One mistake that is often made by organisations who design their eLearning is with WIIFM. WIIFM stands for “what’s in it for me?” (said from the perspective of the learner). This attempts to address the motivation for the learner to proceed and ultimately complete their training. The mistake comes when the WIIFM is written from the perspective of the organisation and not truly what motivates employees.
Here is an example that I experienced when I was working at the Toronto international airport. Consulting with my stakeholder and subject matter experts the motivation for a course on safety was for the thousands of passengers that visit Toronto’s international airport and with an emphasis on the reputation of the airport as a safe place.
Upon further reflection I started to think about the employees who were going to be required to complete this course and realized that while we all want to be safe, an employees concern is not toward the reputation of the airport or to the thousands of strangers who pass through the airport daily, but instead for themselves, their families and friends (their loved ones).
It took some convincing, but my stakeholder agreed that reminding employees that their loved ones at some point will be passengers at the airport and their safety is what is ultimately important to employees. Also, concern for their own safety can be used in this instance as well. Everyone, including the families of employees, wants them to come home safe at the end of their shift. I managed to extend that even further to include their co-workers as well. Many co-workers become friends outside of work. We share in each other’s lives and their families become our families.
Try to avoid towing the corporate line when writing your course motivation section of your eLearning. It becomes far more effective when it has real meaning to the employees and not some check mark on a corporate checklist.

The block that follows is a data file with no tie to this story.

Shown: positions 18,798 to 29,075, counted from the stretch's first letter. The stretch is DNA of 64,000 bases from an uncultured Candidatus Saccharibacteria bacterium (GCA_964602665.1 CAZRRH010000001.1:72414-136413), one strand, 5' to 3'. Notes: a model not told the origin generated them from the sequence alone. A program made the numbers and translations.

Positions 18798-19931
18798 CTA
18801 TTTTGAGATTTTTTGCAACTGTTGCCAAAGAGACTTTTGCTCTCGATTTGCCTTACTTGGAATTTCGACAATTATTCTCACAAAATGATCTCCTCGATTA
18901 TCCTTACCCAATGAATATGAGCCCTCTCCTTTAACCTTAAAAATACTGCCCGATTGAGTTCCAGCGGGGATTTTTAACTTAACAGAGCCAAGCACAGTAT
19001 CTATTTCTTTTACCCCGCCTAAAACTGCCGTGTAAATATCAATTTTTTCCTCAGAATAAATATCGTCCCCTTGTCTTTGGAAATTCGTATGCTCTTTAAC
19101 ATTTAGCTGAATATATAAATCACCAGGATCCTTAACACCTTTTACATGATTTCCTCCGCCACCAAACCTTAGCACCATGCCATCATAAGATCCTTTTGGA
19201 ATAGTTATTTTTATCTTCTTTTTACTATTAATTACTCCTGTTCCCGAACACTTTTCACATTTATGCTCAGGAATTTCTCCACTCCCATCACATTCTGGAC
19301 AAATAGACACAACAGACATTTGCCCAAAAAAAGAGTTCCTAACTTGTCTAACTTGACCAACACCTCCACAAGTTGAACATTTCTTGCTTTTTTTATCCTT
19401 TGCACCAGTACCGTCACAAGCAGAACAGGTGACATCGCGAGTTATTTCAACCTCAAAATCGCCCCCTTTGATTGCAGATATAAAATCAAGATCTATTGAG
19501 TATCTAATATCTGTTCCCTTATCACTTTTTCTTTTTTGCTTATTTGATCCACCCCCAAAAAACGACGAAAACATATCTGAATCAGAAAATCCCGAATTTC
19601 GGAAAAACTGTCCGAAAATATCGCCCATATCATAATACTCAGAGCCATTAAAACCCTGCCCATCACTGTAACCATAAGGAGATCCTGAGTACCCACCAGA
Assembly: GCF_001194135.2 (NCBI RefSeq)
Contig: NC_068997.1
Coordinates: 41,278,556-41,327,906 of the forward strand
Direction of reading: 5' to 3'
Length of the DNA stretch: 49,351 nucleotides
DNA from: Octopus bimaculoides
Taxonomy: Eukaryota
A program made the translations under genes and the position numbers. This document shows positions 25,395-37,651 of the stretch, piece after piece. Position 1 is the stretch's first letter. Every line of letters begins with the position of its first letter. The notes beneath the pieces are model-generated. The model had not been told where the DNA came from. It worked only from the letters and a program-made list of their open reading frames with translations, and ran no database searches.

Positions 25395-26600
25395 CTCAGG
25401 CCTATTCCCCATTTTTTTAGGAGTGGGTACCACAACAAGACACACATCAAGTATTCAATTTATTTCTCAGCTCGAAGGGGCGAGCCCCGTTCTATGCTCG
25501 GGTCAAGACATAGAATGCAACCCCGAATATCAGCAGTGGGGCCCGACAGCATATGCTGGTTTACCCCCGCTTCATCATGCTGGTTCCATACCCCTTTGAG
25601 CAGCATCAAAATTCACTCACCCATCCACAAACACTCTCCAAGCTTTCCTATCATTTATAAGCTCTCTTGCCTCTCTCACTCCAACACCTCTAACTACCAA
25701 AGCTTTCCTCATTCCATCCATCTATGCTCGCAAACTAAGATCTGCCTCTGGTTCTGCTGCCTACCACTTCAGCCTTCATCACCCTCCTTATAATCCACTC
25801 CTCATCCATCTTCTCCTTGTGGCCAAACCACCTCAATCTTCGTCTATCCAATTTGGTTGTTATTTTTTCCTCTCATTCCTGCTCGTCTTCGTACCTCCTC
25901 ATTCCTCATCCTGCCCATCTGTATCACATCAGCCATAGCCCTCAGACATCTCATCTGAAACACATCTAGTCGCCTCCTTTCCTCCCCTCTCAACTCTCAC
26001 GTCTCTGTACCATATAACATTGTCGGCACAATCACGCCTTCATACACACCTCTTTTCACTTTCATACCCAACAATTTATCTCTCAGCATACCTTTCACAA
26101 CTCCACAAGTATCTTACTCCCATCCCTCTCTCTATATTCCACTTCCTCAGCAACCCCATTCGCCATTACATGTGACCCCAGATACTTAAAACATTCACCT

A training request has come in, and it’s time for you, the new Instructional Designer, to design and develop the training. So now what? What are you going to do? What approach are you going to take? It’s so easy for you to get caught up in educational theories and industry trends, that you may just sit and stare at the screen – unsure what to do next. So, I ask again – now what?
While lots of professional IDs will give you lots of great advice, my advice is this: if you want people to know something – teach them; if you want people to learn something – give them something to do. That’s it.
It’s not fancy; there’s no catchy hook. It’s just simple, and that is why it’s the sole principle that drives my design of any instructional material from “tip sheets” to Instructor Led Training, and most certainly eLearning.
What do you think? Does it make sense? Do you agree? Disagree? Let me know.
Learning is the conscious effort of rote memorization of facts in English. Training is a subconscious activity of the learner in which he/she develops the skill of thinking in English and speaking in it effortlessly.
This post was first published on eLearning Industry.